Animals with No Natural Predators
Some animals live without the worry of being prey. They have evolved to the top of the food chain in their habitats, with no natural predators to fear.
From the majestic bald eagle to the adorable giant pandas roaming China's bamboo forests, these animals have adapted and evolved over time to peacefully reign over all that they survey.
Habitat: All oceans
Orcas, the biggest and baddest the oceans have to offer, are apex predators. The only threats they have are from humans. Pollution, habitat degradation and hunting are the biggest issues for this largest member of the dolphin family.
While young orcas are sometimes vulnerable to being hunted by larger sharks, adult orcas are formidable predators with few natural threats.
Habitat: Islands in southeastern Indonesia
The world's largest lizard, the Komodo dragon, lives on the Indonesian islands of Komodo, Rinca, Flores and Gili Motang. A carnivore, it lives on deer, wild boars, water buffaloes and other small mammals.
The Komodo has massive and powerful jaws, sharp teeth and a venomous bite that can easily rip apart its prey. Although they are skilled hunters and apex predators, they can sometimes be scavengers. As fearsome as they are, they are considered vulnerable due to human encroachment.
Habitat: Subarctic and Arctic region along the coasts and islands of the North Atlantic and North Pacific
This little bird is top dog in its icy habitat. It's particularly territorial and aggressive during breeding season and is known to sometimes force other birds to regurgitate their food, which it will then steal.
The Great Skua (also known as the Bonxie) feeds on everything from fish to other seabirds. And when it feels like adding something a little different to its diet, it won't hesitate to scavenge on carrion.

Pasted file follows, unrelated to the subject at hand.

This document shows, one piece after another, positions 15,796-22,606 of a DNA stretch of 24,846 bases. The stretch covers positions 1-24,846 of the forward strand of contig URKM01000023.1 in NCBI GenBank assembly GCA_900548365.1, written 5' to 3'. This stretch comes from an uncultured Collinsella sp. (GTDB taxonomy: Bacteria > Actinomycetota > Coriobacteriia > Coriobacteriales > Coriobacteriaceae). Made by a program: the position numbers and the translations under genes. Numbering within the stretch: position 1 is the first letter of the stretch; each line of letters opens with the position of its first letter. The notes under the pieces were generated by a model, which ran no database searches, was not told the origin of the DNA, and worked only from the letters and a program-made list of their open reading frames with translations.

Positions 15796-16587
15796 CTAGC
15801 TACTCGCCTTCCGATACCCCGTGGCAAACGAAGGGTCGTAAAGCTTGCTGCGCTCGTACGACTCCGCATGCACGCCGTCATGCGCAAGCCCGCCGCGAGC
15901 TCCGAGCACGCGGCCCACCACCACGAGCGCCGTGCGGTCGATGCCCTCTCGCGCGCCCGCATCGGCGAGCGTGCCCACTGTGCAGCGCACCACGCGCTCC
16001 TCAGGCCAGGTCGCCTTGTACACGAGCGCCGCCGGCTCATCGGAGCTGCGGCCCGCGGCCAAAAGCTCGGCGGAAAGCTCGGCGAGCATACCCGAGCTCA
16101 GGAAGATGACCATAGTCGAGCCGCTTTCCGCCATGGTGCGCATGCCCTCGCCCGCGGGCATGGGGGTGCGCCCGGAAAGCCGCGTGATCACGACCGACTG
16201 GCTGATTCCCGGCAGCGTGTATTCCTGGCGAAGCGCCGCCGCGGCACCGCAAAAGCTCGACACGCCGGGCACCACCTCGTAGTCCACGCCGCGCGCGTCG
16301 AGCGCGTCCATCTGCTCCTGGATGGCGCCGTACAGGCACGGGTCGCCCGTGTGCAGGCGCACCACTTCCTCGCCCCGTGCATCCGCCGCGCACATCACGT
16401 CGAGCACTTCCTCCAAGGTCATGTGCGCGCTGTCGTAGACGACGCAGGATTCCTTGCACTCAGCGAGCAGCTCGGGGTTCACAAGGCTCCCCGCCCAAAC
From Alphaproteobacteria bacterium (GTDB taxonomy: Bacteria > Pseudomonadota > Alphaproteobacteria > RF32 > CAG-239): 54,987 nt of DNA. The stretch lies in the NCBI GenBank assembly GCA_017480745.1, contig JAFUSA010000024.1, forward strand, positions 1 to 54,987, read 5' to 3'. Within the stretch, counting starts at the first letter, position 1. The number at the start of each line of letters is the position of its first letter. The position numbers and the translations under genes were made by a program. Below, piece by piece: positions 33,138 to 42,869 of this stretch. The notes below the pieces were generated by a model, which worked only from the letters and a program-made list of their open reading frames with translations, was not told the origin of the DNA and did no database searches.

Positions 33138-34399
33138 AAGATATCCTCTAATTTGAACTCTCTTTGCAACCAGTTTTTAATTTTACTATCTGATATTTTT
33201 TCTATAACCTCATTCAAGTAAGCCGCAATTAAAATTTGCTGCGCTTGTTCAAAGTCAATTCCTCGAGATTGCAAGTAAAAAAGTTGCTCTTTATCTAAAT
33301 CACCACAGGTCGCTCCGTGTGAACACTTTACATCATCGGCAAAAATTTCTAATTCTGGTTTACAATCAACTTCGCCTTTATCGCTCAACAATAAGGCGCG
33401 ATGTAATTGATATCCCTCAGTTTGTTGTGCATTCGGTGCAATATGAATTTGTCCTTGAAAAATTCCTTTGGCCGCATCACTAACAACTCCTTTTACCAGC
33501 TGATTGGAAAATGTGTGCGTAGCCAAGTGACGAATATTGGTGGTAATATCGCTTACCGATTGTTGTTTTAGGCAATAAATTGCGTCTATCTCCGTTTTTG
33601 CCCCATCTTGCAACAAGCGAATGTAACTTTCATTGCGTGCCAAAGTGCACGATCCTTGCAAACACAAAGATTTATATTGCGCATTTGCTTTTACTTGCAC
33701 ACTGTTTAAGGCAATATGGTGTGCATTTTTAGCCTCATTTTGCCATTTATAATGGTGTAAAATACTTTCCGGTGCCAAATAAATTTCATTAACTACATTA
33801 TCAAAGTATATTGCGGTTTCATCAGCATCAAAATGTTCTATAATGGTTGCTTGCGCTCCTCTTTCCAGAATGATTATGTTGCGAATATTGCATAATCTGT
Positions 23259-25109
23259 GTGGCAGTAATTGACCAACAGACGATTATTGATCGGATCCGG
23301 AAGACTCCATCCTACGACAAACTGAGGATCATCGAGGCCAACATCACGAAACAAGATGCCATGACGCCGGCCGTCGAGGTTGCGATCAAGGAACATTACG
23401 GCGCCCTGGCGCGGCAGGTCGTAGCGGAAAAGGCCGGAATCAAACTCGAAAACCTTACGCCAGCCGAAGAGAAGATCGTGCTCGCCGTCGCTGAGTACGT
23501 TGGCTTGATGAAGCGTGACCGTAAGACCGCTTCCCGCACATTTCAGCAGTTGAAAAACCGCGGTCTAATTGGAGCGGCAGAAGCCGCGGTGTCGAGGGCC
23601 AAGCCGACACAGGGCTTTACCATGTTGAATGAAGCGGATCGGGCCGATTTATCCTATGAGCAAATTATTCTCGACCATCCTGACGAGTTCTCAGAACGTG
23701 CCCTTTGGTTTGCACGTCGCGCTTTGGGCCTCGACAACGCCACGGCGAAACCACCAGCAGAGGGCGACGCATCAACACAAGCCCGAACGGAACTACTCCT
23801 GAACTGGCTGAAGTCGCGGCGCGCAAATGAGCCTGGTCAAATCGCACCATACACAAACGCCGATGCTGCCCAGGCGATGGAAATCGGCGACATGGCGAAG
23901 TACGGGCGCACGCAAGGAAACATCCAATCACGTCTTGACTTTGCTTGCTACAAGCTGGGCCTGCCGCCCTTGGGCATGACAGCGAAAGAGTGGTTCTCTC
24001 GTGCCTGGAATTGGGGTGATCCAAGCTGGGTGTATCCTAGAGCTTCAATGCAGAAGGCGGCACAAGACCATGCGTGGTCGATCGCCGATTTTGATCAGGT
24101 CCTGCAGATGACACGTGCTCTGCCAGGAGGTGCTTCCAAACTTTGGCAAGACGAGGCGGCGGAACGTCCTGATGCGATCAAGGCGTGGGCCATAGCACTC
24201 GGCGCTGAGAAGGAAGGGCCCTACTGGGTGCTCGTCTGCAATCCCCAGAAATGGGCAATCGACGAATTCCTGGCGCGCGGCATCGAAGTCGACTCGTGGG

Habitat: Asia, Australia, Africa and the Americas
This apex predator is unchallenged by any other creature in its vicinity. With steely jaws, razor-sharp teeth and a stealthy demeanor, crocodiles are opportunistic hunters that prey on fish, birds and whatever mammals are in their vicinity.
To hunt, the croc lies in wait near the water's edge, patiently waiting before using a sudden burst of speed to launch lethal attacks on its unsuspecting prey. Once they've captured an animal, they spin in the water with the catch in a move known as the "death roll."
Habitat: Arctic regions of Canada, Alaska, Russia, Greenland and Norway
A good rule of thumb when it comes to bears is the old adage, "If it's brown lay down; if it's black fight back; if it's white goodnight." While grizzly bears are indeed formidable, polar bears are even more dangerous. They are larger than grizzlies and have a more robust bite.
They are also more prone to attacking humans spontaneously, and in some instances, they have been known to prey on people intentionally. Polar bears are not only great swimmers but use actual hunting techniques — for example, they'll break ice to access seal dens.
However, one thing the polar bear is powerless against is climate change — the less ice in its habitat, the more impacted it is in its ability to hunt.
Habitat: Louisiana, Florida and Georgia
The alligator is the croc's less aggressive cousin, but that doesn't mean it's something you should mess with. While they do shy away from people (we've all seen videos of them strolling around Florida like long forgotten dinosaurs), they are the top predators in their freshwater habitats.
They, like crocs, have strong jaws, a solid bite and are also ambush hunters, lurking near the water's edge to surprise unsuspecting prey.
Great Horned Owl
Habitat: North America
This skilled nocturnal hunter uses its massive talons and keen eyesight to capture a diverse range of prey, including small mammals and birds. Their exceptional hearing enables them to locate prey in the dark, and their silent flight allows for a stealthy approach — in other words, the unsuspecting victim doesn't know what hit them.
While great horned owls have no real natural predators, humans pose threat through habitat destruction and vehicle collisions.
Great White Shark
Habitat: Coastal and offshore waters around the United States (Northeast and California), South Africa, Japan, Oceania, Chile and the Mediterranean
As we've seen from "Jaws" and many depictions since, the great white is the king of all it surveys. But there's a lot about it that's more Hollywood lore than fact.